Often when an individual brands a political opponent as a racist, it is a subtle admission that an argument cannot be won when focused solely on policy. The most recent such accusation of racism has come from both the left and the right towards a friend of the liberty movement, Jack Hunter.
This, of course, is a political maneuver to attempt to damage Hunter's former employer, Kentucky Senator Rand Paul, in his political career and potential run for the presidency in the future. The establishment left and the right is increasingly threatened by the libertarianism advocated by Hunter, and, more importantly, by the potential for the libertarian-leaning Paul to gain increasing political power.
But is this charge an accurate one? When examining the case against Hunter, you find that much of it relies on his pro-secession and anti-Lincoln views — neither of which make him a racist. While the mainstream narrative would have you believe that if you don't support Lincoln, you may in fact be a racist, what isn’t taught in schools is that Lincoln himself was a blatant racist who supported deporting and colonizing blacks. In a debate with Stephen Douglas, Lincoln stated:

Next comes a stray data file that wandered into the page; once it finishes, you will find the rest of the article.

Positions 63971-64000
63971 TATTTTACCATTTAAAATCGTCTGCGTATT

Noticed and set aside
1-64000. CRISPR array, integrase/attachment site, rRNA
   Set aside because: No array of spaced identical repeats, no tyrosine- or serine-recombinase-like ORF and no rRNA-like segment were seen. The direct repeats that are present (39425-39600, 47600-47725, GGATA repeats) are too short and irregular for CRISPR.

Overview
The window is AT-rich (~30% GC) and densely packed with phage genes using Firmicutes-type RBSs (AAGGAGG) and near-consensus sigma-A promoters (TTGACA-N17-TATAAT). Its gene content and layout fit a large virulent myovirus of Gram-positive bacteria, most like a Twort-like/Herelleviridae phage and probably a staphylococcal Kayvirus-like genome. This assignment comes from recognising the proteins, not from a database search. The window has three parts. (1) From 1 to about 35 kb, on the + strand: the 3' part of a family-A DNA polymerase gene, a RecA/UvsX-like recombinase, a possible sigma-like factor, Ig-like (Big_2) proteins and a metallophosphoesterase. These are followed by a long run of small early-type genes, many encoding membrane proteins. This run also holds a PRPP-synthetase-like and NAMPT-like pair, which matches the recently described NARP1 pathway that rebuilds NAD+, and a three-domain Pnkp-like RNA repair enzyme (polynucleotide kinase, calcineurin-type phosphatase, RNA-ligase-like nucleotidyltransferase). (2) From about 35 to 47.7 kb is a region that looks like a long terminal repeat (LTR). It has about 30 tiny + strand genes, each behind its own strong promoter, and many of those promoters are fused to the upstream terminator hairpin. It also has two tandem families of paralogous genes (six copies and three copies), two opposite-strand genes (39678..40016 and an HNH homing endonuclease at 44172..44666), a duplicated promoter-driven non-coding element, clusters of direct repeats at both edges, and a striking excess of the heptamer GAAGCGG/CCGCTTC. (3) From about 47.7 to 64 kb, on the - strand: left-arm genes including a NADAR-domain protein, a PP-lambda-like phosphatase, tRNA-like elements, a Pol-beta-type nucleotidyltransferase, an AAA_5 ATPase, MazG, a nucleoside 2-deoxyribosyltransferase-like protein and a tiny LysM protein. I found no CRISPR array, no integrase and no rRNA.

I will say then that I am not, nor ever have been, in favor of bringing about in any way the social and political equality of the white and black races — that I am not, nor ever have been, in favor of making voters or jurors of negroes, nor of qualifying them to hold office, nor to intermarry with white people; and I will say in addition to this that there is a physical difference between the white and black races which I believe will forever forbid the two races living together on terms of social and political equality.